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Jerry - OHIO wrote:

I had a problem once where dingbats would come into the repair shop at my workplace and put regular disposable flashlight batteries in my NiCad charger. Made quite a mess.
TDD
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The Daring Dufas wrote:

A little bit OT, but I wonder how many folks here know that they still make and sell standard looking light bulbs with left hand threads?
http://www.sunshinelighting.com/item-12530-3218.htm
It's an anti-pilferage thing. They were used aplenty on subway cars back when incandescent bulbs were the only practical lights abvailable.
I think the reason they are still being made is that the strings of lights used around construction sites are easy targets for "bulb snatchers" and using bulbs with left hand threads discourages that. (Confirmation please?)
Jeff (Who wonders if anyone ever sold "thread reversing" light bulb socket adaptors? <G>)
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Jeff Wisnia wrote:

Back in the early 70's I worked for an electrical supplier and we sold a lot of left handed bulbs and pig tail sockets to construction companies. The thought of some miscreant trying to steal the bulb is kind of entertaining.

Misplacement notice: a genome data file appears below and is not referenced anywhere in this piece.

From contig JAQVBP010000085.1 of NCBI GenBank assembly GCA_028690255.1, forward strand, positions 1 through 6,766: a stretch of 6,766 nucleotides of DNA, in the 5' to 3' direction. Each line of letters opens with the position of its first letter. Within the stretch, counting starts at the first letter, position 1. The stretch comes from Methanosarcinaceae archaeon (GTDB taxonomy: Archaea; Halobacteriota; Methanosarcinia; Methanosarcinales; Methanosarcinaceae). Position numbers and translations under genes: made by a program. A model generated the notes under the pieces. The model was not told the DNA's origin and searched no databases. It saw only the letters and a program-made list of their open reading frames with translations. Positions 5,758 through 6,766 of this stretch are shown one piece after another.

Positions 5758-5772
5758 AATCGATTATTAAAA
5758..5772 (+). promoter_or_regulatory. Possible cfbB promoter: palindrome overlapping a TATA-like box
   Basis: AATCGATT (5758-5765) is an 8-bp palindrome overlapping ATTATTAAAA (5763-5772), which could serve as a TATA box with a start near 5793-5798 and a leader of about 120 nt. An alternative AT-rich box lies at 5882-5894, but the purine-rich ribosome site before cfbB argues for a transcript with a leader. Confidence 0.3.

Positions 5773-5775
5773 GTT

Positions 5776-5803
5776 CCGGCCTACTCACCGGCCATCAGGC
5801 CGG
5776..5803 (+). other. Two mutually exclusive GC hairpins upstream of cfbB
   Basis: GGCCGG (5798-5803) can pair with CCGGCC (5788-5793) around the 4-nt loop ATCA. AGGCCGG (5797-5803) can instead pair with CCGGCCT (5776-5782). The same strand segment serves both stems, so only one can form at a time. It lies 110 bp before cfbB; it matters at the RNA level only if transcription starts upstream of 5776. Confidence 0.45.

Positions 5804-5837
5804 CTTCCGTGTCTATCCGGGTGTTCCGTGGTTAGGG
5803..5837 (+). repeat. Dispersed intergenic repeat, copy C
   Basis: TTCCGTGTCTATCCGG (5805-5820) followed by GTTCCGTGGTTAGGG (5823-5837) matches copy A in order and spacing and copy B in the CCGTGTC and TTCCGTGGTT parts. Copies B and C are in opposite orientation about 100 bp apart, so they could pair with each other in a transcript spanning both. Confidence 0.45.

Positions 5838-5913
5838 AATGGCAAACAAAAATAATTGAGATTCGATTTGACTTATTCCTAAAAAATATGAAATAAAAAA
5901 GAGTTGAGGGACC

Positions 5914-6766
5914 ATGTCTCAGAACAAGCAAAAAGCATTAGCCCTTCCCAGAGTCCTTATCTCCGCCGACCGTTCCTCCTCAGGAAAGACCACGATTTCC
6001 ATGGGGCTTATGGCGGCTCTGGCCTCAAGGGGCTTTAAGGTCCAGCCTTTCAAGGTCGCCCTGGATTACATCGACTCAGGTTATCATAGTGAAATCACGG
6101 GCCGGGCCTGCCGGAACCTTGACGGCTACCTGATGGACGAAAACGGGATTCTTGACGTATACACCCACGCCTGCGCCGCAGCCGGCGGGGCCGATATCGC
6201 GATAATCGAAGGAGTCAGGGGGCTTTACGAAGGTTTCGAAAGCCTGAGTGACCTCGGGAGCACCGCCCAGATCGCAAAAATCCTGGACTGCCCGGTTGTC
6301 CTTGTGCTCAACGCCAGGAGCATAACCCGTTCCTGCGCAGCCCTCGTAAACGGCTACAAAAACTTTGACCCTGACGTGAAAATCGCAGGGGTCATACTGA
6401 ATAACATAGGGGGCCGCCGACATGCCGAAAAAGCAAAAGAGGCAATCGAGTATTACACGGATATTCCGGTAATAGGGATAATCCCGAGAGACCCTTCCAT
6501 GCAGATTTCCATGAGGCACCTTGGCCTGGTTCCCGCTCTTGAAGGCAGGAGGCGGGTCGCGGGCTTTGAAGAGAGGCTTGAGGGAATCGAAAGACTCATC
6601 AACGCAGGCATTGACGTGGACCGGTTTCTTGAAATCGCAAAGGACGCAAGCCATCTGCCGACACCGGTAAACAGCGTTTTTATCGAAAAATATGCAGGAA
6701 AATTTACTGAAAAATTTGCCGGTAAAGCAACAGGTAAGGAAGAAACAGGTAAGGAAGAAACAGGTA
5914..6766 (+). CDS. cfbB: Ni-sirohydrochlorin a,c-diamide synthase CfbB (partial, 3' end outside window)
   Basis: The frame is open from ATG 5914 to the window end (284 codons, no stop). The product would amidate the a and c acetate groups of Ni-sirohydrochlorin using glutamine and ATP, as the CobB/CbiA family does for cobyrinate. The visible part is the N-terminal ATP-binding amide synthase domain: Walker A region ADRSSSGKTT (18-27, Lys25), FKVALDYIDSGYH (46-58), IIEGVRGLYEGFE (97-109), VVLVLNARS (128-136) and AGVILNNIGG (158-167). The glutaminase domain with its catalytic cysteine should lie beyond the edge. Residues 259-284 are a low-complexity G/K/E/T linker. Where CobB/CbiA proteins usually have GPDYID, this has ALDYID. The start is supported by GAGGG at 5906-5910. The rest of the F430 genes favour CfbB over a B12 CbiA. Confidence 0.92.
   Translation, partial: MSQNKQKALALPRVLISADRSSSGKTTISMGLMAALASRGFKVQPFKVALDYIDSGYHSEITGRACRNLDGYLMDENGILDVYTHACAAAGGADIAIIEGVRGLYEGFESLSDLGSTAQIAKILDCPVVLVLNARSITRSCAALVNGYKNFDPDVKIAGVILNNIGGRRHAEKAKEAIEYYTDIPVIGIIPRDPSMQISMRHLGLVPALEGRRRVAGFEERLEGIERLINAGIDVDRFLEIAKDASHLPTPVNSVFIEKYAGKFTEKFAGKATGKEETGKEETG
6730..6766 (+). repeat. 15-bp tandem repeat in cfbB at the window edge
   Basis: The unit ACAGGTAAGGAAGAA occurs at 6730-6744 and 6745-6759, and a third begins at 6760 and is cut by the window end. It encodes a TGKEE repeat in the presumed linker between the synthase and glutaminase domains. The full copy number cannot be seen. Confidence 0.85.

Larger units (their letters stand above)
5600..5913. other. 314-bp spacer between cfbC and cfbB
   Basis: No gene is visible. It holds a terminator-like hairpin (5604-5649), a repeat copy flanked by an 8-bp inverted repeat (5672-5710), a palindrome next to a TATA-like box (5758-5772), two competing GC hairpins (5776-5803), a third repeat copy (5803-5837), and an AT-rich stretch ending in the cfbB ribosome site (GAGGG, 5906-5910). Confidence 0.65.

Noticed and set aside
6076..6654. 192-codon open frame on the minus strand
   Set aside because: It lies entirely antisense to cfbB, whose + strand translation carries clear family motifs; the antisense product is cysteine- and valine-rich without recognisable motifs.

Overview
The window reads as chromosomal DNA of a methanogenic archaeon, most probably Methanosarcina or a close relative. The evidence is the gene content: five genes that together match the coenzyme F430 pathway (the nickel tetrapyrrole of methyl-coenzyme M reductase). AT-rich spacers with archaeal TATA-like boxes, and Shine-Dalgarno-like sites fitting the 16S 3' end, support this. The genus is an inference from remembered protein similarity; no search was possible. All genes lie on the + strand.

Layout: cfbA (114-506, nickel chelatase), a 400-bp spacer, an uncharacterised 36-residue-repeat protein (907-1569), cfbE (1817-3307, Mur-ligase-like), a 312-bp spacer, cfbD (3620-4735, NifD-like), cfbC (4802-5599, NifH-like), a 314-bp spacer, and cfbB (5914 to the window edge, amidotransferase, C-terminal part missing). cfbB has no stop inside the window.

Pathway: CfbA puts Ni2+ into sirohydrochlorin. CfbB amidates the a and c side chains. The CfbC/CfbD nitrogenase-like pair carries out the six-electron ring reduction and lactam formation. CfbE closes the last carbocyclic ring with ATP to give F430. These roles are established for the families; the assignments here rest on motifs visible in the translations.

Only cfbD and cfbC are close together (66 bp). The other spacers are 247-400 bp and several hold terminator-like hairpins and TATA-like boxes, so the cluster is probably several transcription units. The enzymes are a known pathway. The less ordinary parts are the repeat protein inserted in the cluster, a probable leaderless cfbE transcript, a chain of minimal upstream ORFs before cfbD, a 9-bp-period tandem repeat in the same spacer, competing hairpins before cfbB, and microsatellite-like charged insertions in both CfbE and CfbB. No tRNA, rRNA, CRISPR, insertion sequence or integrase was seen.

TDD
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The solder is just an electrical connection. The gas seal is made by sealing a glass tube used to remove air from the bulb.
This isn't to say that a poor connection might not generate enough heat to soften glass and lose the seal - but it would have to melt glass, not just solder.
    Dave
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FWIW, bulbs made for ceiling fans will stand up to the rough service a drop light usually sees almost as well as the rough service bulbs made for drop lights, at a fraction of the price. I finally started using CFL's and find they last longer than rough service bulbs and don't put out the heat. We have had people at work burn carpets by setting drop ights down and forgetting about them, beside burning the crap out of arms, but the main thing is that one drop of sweat on a hot incand. will pop it immediately. One afternoon, me and a co-worker popped 4 or 5 in about a 20 minute period that way. Larry